Khujand had a surprisingly liberal atmosphere. Twelve independent television and newspaper groups are operating there, with less government pressure than most media face in the capital cities. Khujand's Asia 1 TV hosts a live weekly call-in program whose host—the station director—interviews local and regional leaders, who can face serious criticism from callers.
The night Lois visited the station, staffed by eight enthusiastic young journalists—aged 16-28—the city's director of utilities was the featured guest. It was a hot night for him. Khujand had been suffering from water shortages, even stoppages, and electricity brown-outs. Callers were demanding answers. The utilities director said he was ready to take all questions because it was part of his job as a public official.
Q. One of the groups that has caused alarm in the valley is the Islamic Movement of Uzbekistan, allied with al Qaeda and Osama bin Laden. What is the IMU's status?
A. For Central Asia, perhaps the most important short-term consequence of the war in Afghanistan has been the neutralization, if not elimination, of the IMU. The group's charismatic leader, Juma Namangani, was apparently killed by allied bombing, and many of his followers were killed. There are conflicting reports now as to whether any armed bands of IMU still exist; if they do, they are tiny. Most important, they have lost their base area—Taliban-controlled Afghanistan. In interviews with The Post, the presidents of all three countries expressed relief that the threat had diminished, and confidence that it could now be contained.
The Fergana Valley was Namangani's apparent target. The valley is home to more religious Muslims than any other part of Central Asia. In the early '90s, especially in Uzbek territory, it was the scene of an Islamic revival of sorts. Scores of mosques and madrassas—schools for future imams—were built, many with Saudi and other foreign money. But they've nearly all been closed now in a severe crackdown by the Uzbek government, which began in 1999, when six still-unexplained car bombs went off in Tashkent, the Uzbek capital, and Namangani led an armed incursion of his rebels into Kyrgyzstan's mountains. His move took the Kyrgyz army by surprise, and was dismayingly effective. He led a second such expedition in 2000, again terrorizing the region. But he never got to the Fergana Valley, and after the events of late 2001, the governments are confident now that they can keep the peace.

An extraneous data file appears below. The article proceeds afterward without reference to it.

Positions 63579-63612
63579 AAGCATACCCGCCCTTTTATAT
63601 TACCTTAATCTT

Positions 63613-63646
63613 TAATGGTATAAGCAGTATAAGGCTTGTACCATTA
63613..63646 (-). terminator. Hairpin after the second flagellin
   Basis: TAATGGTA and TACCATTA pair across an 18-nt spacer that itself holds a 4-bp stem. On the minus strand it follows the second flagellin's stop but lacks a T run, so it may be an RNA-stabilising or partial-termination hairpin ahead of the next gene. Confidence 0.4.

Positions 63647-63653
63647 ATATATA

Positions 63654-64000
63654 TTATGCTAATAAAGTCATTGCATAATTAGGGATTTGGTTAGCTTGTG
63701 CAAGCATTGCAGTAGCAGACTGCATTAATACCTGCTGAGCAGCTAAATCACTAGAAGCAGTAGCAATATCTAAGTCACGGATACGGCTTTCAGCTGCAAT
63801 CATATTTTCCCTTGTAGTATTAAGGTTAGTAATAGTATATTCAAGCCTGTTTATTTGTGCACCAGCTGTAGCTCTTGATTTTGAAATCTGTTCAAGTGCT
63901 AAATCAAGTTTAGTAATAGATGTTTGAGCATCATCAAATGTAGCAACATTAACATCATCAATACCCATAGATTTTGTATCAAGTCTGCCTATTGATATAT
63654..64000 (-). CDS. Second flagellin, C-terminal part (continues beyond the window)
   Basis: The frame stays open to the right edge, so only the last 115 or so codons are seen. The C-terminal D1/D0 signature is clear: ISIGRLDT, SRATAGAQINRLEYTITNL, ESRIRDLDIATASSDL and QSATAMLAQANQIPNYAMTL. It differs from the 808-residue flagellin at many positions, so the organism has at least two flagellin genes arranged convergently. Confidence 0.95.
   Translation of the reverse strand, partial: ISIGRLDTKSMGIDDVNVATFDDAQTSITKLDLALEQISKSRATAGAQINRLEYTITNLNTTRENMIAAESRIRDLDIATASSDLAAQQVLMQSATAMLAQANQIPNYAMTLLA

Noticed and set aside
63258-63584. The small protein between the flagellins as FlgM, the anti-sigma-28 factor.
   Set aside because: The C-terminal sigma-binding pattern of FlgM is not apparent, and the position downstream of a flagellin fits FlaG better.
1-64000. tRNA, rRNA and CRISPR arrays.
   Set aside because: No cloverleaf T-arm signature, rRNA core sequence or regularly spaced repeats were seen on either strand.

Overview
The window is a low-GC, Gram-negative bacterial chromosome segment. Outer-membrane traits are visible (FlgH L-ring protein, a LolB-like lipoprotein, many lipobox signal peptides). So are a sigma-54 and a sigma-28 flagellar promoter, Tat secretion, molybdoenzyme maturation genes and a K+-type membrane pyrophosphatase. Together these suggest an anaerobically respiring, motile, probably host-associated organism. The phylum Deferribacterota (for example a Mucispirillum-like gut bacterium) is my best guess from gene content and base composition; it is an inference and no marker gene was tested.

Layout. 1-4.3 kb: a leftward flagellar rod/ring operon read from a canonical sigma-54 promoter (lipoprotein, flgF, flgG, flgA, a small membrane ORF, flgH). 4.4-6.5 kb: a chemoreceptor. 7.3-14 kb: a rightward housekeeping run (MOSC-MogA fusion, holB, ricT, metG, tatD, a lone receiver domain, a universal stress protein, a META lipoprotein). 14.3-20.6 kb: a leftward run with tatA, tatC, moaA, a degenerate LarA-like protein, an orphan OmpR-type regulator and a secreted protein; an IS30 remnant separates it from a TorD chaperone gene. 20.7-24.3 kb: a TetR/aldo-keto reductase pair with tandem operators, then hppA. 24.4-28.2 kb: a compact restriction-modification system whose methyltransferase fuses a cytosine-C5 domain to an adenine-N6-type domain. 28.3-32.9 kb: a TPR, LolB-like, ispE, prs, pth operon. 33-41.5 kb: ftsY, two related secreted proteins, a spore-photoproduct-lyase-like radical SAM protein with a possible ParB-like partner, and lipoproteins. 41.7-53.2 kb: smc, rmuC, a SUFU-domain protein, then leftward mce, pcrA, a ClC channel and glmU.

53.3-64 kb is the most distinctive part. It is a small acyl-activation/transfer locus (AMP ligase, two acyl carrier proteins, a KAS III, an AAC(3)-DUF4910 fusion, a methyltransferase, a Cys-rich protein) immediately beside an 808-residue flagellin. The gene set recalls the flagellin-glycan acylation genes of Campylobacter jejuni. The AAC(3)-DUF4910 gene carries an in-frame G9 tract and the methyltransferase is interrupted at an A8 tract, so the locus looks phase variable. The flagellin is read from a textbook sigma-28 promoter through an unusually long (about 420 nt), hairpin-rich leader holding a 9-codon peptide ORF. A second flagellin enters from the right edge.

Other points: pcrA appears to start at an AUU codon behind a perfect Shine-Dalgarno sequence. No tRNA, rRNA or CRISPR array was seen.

Of course, their ability to do so will depend on conditions in these crowded areas. In Uzbekistan Islam is again under careful state control, and the number of mosques has tumbled. But Islamic fundamentalist sentiment is still present, many residents told us, and some think the crackdown has only created new militants who will make trouble in the future. It was very hard for us, as outsiders, to sense how strong Islamic fundamentalism might be in the area today.
Q. How were you received as Americans in the valley? Any differently than in other places in Central Asia?
A. We have been received as curiosities, always warmly. These peoples are justly proud of their hospitality, which has always been generous. The capital cities of Central Asia are more used to foreigners than the towns and cities of the Fergana Valley, but we ran into no hostility at all. We were told, though, that a lot of people in the valley were more sympathetic to the Taliban than to the United States.
Q. Are there other ways in which Fergana towns differed from the big cities?
A. Oh, yes. It was interesting to note the changes in peoples' dress when we drove down from the mountains that separate Tashkent from the Uzbek part of the valley. Immediately we started to see women in traditional dress, covering their heads with scarves—something you don't see often (though can find in some neighborhoods) in Tashkent. Russian is much less commonly heard in the valley than in the big cities—and ethnic Russians are now very rare.
Traditional dress was less common in Osh, Kyrgyzstan, and Kujand, Tajikistan. Both were big industrial centers under Soviet rule. Now, the factories are virtually all closed.
Q. Is the Fergana Valley a good place for tourists to visit?
A. Only the most adventurous should consider it. There are no modern hotels, and getting into the valley isn't easy. But it's an interesting area to visit, especially if you can make a local contact who can show you around. We were lucky to have helpful hosts everywhere we went.
Wednesday, July 24, 2002; 11:21 AM